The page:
Tuesday, August 7, 2012

"Death of a Schoolgirl"

Joanna Campbell Slan’s first novel—Paper, Scissors, Death—was an Agatha Award finalist. It features Kiki Lowenstein, a spunky single mom who lives in St. Louis The sixth book in that series will be released Summer 2013.

The author applied the Page 69 Test to Death of a Schoolgirl, the first novel in her newest series—The Jane Eyre Chronicles, which features Charlotte Brontë’s classic heroine Jane Eyre as an amateur sleuth—and reported the following:
Here is Page 69 of Death of a Schoolgirl, almost in its entirety:
"Here." Cook poured from a teapot with a chipped spout, a delicate vessel on which pale roses had been painted, her chapped red hands thickly incongruous against the translucent white of the pot. She pressed a mug of lukewarm tea on me. I took a tentative sip. I wished it had milk and sugar, but I was grateful nonetheless.

I closed my eyes to savor the brew. One more image impressed itself on my brain-a flapping sheet, the spectral silhouette I'd witnessed from the walkway.

I squeezed the thick mug, trying to transfer its warmth. I was cold, and hungry and tired. When the senses are over-stimulated, the imagination naturally attempts mediation, doesn't it? I decided that my mind had taken my concern for Adèle, my guilt at not visiting, her fearful letter, my own memories of Lowood, and woven all these separate occurrences into a new and fantastical tale. Mixed together with the sight of a sheet flapping in the wind, I'd invented a dramatic intrigue. My mind had merely woven disparate visions together, hoping to create a narrative, even where none existed.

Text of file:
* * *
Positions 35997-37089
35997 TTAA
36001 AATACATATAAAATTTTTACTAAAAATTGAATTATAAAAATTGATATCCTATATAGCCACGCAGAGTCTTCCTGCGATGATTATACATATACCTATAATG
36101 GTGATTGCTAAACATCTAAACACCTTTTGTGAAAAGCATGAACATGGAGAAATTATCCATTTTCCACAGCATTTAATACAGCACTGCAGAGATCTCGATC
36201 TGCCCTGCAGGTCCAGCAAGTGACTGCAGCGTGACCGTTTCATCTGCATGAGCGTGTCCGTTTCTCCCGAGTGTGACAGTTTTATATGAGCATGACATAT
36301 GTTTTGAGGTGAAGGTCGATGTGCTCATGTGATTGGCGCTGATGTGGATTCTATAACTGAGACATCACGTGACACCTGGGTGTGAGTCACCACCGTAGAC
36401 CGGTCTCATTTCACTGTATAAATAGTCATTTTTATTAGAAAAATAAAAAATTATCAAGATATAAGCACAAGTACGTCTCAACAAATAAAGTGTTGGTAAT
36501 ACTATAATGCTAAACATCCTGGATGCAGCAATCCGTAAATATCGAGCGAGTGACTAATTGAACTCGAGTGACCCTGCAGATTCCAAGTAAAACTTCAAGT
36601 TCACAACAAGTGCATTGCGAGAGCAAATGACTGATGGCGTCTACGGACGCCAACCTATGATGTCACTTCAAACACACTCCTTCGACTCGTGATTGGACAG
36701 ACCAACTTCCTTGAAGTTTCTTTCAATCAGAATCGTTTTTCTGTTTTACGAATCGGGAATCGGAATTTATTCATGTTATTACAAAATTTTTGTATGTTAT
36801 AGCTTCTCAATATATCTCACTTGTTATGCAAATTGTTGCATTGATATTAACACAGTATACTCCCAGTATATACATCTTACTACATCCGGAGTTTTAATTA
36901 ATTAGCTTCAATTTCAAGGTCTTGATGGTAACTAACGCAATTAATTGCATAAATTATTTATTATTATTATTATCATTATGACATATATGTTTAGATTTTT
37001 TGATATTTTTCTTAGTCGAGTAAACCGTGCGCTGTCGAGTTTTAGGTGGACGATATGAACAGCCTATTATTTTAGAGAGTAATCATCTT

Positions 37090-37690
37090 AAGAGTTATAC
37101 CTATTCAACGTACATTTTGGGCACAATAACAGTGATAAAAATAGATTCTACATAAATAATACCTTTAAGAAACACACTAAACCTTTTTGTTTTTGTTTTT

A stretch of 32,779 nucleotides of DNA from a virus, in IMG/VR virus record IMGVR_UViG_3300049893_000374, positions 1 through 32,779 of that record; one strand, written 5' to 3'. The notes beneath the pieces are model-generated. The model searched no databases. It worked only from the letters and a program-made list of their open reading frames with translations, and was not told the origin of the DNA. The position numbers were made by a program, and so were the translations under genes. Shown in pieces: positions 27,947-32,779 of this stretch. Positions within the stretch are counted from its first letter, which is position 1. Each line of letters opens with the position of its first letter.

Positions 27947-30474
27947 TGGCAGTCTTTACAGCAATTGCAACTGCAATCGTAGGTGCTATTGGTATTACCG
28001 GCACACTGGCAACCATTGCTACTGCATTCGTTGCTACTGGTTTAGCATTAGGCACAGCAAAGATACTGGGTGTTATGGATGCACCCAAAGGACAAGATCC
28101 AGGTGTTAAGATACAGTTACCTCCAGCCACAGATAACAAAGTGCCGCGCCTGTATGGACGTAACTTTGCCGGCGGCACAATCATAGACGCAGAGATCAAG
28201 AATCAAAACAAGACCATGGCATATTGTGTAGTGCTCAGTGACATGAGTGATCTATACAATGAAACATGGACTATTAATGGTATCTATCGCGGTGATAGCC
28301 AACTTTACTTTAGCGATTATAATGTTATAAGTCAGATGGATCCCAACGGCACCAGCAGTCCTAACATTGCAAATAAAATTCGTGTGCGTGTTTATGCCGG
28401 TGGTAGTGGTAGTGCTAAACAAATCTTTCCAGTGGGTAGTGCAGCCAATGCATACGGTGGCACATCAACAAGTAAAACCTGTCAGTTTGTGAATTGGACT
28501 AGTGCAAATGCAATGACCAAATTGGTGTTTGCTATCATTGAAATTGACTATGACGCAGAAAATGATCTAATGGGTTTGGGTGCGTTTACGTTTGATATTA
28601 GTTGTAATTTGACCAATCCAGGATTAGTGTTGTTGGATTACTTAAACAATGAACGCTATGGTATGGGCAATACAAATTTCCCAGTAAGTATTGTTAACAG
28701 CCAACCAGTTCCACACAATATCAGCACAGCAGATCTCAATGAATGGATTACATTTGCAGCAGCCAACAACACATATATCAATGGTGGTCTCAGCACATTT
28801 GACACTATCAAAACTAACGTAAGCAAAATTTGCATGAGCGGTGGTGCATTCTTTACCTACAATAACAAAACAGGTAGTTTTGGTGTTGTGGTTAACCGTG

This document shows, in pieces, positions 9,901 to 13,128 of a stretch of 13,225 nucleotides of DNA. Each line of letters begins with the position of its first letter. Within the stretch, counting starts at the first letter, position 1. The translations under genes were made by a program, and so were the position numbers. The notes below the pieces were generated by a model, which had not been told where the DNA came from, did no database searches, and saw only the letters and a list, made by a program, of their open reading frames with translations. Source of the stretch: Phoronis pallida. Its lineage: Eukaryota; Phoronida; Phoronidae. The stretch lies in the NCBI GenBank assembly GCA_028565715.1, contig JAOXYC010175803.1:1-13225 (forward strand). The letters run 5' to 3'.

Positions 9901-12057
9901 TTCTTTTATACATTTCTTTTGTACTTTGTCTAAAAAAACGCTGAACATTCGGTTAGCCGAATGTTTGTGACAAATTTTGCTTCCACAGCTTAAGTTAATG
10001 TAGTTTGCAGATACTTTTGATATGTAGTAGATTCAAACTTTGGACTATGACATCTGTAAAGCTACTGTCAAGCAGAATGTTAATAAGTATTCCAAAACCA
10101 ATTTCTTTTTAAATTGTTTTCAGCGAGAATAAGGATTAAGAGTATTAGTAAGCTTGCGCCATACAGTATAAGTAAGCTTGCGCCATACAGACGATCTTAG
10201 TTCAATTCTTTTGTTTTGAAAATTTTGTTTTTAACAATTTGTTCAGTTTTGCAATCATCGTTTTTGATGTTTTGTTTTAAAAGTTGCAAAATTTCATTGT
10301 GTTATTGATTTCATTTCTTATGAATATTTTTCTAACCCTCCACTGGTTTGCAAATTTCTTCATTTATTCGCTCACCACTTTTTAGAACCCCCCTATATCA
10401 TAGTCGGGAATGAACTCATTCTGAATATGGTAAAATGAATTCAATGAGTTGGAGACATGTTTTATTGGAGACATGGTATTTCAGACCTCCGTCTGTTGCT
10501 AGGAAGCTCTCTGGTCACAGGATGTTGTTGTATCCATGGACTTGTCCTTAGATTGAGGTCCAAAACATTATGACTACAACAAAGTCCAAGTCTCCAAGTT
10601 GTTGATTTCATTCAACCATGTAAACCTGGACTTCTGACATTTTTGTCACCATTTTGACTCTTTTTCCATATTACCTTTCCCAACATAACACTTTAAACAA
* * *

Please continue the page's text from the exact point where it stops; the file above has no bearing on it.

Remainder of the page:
That couldn't have been a dead body that I had seen.

Taken in tandem with the threat to Adèle, it conjured up all sorts of wild imaginings.

Don't go there, Jane, I warned myself. Keep to your plan. Surely Adèle is fine!

Industry. I wanted motion and purpose to keep my emotions in check. I drained the mug. Before I could thank the cook, she took the cup from me and turned her back on me.

"Hamburg. That's a long way away, eh? You been running from someone. He done you harm, eh?"

She had confused me with someone else. I opened my mouth to correct her, but before I could, she said, "No matter. Miss Miller will be happy to see you. Especially after what happened this morning. She is going to need all the help she can get, I'll warrant."
I couldn't have chosen a better page if I'd skimmed through my book looking for a sample. This short excerpt captures Jane's cerebral nature. She's very internal, and she questions what she experiences. When I think of Jane Eyre, I think of how resolute she was in Brontë's classic. After all, Jane left Edward Rochester without any plan, any resources, but with a grim determination that she could not live in the same house with him after she learned he was a married man. Over and over again, Jane values what is right over what is expedient or easy.
Learn more about the author and her work at Joanna Slan's website and blog.

Read--Coffee with a Canine: Joanna Slan & Rafferty and Victoria.

--Marshal Zeringue